Cross posted from the White House blog:
At USDA’s Food and Nutrition Service we are committed to keeping our vital nutrition assistance programs available to those who need them most. One way to do that is to ensure access. Another is to ensure integrity—Americans expect us to serve those in need, and they expect us to do so with accountability for the benefits provided.
That why today, as part of the Obama administration’s ongoing Campaign to Cut Waste, we’ve announced a proposed rule that will provide States with additional tools to maintain integrity in the Supplemental Nutrition Assistance Program (SNAP), also known as food stamps. The proposed rule will help States identify and prevent fraud by allowing them to request client contact when there are excessive Electronic Benefit Transfer (EBT) card replacement requests by SNAP households. The rule also further clarifies the definition of what constitutes trafficking. These new tools are important because excessive card replacement requests by SNAP recipients may indicate that the client does not know how to use the card properly and needs additional help or training, or that fraudulent activity may be occurring that warrants further investigation by the State. To be clear, we expect most requests for replacement cards to be legitimate ones; however, it’s important that we take a closer look at those cases in which cards are replaced at an excessive rate. Read more »
Farmers Markets offer in season, local produce to communities nationwide.
Promoting access to fresh and nutritious foods for the millions of Americans who participate in nutrition assistance programs is a top priority for USDA. We’re happy to announce that we’re emphasizing our commitment to promoting healthy food choices by giving more SNAP participants the ability to spend their benefits at farmers’ markets. Starting this month, we are making $4 million dollars in funds available to equip farmers’ markets with wireless point-of-sale equipment. Read more »
It’s no secret that participation in the Supplemental Nutrition Assistance Program (SNAP) has experienced significant growth over the past 10 years. In fact, the December 2011 participation showed that 46.5 million people received SNAP benefits.
What has caused these increases? During 2011, the increases were primarily due to unemployment and more people in need as well as those recovering from natural disasters such as Hurricane Irene and tropical storm Lee who are receiving SNAP disaster benefits. SNAP was designed for just such situations. It expands to meet needs of families during tough economic times and contracts as circumstances improve. As the economy continues to improve and add jobs, families who are now struggling to put food on the table will no longer need assistance. Read more »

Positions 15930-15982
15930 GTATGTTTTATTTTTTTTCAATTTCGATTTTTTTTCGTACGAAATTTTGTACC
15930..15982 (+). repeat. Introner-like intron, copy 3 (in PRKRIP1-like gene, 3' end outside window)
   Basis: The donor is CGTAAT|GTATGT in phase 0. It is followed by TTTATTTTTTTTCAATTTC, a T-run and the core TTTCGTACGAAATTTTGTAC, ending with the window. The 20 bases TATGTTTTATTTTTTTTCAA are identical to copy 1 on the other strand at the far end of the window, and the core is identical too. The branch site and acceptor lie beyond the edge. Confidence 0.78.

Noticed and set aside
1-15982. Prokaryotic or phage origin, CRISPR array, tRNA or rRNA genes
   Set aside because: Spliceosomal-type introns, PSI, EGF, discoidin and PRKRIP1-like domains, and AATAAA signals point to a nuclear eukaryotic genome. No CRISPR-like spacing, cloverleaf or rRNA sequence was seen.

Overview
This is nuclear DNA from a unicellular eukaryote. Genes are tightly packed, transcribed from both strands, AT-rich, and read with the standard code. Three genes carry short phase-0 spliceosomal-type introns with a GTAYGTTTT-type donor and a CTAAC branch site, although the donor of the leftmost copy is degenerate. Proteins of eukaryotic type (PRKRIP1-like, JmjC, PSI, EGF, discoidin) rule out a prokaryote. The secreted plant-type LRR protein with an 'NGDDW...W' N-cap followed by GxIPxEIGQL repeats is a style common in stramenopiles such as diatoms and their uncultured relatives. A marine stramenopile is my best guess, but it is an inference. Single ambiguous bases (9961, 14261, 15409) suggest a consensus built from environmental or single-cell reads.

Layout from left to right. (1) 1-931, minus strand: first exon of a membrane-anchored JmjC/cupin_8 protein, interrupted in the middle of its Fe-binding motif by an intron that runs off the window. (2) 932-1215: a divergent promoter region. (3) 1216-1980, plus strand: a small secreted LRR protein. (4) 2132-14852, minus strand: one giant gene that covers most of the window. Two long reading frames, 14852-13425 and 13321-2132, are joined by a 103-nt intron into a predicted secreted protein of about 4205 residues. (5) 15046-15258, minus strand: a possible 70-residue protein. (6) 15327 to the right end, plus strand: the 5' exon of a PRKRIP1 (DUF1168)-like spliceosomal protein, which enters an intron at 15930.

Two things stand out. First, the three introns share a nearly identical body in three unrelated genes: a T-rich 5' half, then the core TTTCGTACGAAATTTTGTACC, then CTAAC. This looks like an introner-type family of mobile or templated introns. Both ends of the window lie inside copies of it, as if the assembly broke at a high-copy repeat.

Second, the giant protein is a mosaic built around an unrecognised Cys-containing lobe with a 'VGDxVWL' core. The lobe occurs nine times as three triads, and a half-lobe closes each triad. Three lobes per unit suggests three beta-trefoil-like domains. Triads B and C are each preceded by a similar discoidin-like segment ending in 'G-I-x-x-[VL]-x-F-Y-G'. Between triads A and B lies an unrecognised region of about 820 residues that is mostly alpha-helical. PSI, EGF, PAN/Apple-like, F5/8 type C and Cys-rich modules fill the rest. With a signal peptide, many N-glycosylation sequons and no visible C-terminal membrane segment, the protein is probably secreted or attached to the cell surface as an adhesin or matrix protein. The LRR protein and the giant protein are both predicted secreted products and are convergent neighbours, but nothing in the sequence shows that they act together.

Under Secretary Concannon speaks with members of the Chicago Summer Food Work Group. From left: Mark Haller (ISBE), Diane Doherty (IHC), Monsignor Michael Boland (Archdiocese of Chicago), Under Secretary Kevin Concannon (USDA).
During the school year, nearly 32 million children receive a free or reduced price lunch through the National School Lunch Program. During the summer months most schools – and school meal programs – close down, leaving children without an opportunity for nutritious meals each day.
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While fraud in the Supplemental Nutrition Assistance Program (SNAP) is a relatively limited problem, any amount of waste or abuse is too much. As I wrote back in December, we are taking more aggressive steps to root out fraud and abuse as part of this administration’s Campaign to Cut Waste and to continue improving our stewardship of taxpayer dollars.
This week we were pleased to announce that fiscal year 2012 first quarter results for USDA’s efforts to identify and eliminate fraudulent retailers from SNAP are available. From October 1 through December 31, 2011, USDA took final actions to sanction through fines or temporary disqualifications—more than 225 stores found violating program rules. We also permanently disqualified over 350 stores for trafficking (exchanging benefits for cash) SNAP benefits. Read more »